The skin is building foam, carved and sanded, then covered with plaster and sanded again, and then coated thoroughly in wall primer to give it a tough leathery finish, and then sprayed. I had to leave Moscow before it was finished so I had to forgo a scaley finish, but I will effect one on the head i am going to build.

    I can’t wait to see how the next one turns out.

    • you know, if you were looking for a reptile like skin, i might have a method for you. One time i was making a lizard, and i made my paper mache body and every thing, but when it was dry, i put on a thin layer of the stickiest glue i could find and sprinckled some beach sand (carefully separated, of couse~ i took only the granier, dry pieces, not the dirt dirt that you might find in your typical back yard) on top of the glue before it dried. when that was dry, i sprayed a layer of some sort of varnish/ gluey stuff on top. let that dry.. then i lightly painted on top of that and got a wonderful lizard. something like that might work on a larger scale, even if the model isn’t paper mache. good luck!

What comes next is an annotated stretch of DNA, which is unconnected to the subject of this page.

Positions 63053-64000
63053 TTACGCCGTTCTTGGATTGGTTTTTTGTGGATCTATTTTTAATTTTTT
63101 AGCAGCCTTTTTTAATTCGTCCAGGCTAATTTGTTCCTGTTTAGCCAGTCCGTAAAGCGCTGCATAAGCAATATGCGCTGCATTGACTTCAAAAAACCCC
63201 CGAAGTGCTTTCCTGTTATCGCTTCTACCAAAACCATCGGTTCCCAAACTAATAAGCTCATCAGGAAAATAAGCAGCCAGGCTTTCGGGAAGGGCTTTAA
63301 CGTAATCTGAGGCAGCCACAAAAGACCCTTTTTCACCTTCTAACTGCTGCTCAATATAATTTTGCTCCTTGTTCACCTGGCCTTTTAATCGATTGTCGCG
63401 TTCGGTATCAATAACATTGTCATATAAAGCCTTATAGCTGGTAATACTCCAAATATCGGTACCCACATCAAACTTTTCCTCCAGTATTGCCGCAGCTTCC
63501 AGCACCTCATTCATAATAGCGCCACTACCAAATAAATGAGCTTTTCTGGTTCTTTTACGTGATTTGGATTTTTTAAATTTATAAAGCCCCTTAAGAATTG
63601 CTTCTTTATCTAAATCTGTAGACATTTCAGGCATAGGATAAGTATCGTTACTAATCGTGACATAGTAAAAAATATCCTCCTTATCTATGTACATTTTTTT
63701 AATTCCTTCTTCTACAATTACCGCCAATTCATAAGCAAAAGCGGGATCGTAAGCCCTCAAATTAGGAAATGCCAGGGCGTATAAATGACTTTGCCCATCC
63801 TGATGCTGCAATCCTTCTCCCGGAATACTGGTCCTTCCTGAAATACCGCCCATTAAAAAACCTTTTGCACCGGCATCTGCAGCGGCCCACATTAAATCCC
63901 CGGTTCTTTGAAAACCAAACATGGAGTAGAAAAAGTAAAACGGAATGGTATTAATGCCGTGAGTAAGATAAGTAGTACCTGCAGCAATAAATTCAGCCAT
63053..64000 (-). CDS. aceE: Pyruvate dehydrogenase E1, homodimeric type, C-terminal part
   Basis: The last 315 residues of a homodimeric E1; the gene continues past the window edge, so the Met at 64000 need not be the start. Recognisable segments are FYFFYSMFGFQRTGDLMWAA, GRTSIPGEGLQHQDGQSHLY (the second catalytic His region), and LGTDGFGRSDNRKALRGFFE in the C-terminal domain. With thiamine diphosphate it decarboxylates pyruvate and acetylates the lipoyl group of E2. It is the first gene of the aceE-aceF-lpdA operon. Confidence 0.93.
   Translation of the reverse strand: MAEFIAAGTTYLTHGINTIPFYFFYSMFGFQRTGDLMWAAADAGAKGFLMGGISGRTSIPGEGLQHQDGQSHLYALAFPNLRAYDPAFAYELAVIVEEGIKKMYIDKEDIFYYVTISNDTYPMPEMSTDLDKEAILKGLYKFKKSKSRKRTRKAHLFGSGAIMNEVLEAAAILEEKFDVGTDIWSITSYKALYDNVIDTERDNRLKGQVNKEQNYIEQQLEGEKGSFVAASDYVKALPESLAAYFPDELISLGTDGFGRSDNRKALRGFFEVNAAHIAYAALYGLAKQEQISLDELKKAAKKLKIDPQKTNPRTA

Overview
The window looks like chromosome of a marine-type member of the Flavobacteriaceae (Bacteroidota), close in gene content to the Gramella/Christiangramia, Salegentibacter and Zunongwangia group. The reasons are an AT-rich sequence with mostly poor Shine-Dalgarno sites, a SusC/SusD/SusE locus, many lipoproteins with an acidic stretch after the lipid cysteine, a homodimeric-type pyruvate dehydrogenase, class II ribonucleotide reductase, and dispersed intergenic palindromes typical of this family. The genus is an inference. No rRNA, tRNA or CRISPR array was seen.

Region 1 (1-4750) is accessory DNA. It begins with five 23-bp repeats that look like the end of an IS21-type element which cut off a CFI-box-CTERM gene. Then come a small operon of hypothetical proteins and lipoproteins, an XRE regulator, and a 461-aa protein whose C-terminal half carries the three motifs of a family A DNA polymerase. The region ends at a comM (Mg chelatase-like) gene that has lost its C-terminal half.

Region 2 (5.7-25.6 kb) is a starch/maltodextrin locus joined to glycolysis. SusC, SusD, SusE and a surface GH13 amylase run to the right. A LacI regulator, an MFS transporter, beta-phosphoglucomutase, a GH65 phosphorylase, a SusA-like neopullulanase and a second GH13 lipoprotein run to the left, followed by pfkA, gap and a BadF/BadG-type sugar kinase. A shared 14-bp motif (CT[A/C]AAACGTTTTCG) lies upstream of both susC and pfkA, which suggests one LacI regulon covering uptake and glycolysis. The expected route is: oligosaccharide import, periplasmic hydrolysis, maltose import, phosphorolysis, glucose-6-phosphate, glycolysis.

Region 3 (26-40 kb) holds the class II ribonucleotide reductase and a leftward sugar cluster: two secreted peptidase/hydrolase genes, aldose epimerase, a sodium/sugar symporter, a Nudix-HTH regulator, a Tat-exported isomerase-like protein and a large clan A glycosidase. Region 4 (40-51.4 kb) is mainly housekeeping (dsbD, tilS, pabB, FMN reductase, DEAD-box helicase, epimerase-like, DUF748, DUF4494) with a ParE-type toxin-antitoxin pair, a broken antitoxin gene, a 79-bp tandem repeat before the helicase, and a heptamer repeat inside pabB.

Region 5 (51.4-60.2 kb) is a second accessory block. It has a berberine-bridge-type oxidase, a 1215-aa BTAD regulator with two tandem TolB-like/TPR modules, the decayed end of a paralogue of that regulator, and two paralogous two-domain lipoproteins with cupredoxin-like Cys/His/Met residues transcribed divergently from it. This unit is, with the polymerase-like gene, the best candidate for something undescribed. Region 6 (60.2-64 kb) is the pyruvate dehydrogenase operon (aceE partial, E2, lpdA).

5. Thats amazing Nick! Bravo to you. It’s got a such a life-like look to it, I just love it. Well done, very well done.

    • Hi Pete. The finish was a bit of a rush job as I had to leave Russia to work elsewhere. I was going to varnish the model using a clear matt variant, but as it was I simply spray painted several coats over the gritty wall primer coating. The model is on display in a busy hallway but is roped off, so there’s been no wear and tear on it and the paint job has held nicely. N

  6. After we are done we all count what could have been different, but to me she looks like a wonderful success, and her paint colours in particular are beautifully muted! She is indeed inspiring, but I’m wondering if a bigger one is to be made the same way, how much casing of the garbage is going to have to be done!


  7. Nick!
    Wonderfully crafted T. Rex!
    It is ironic that I am creating a T. Rex-bank similar to a piggy bank. I’m building it around a Peter Pan Peanut Butter jar, a plastic one. When I learn how to post pictures on here again, I will share. Also working on a hippo-bank around another peanut butter jar. I am planning to do many animal-banks. I was doing large projects as you can tell from my web site, but I am out of room in my small home.
    Best of luck with future projects.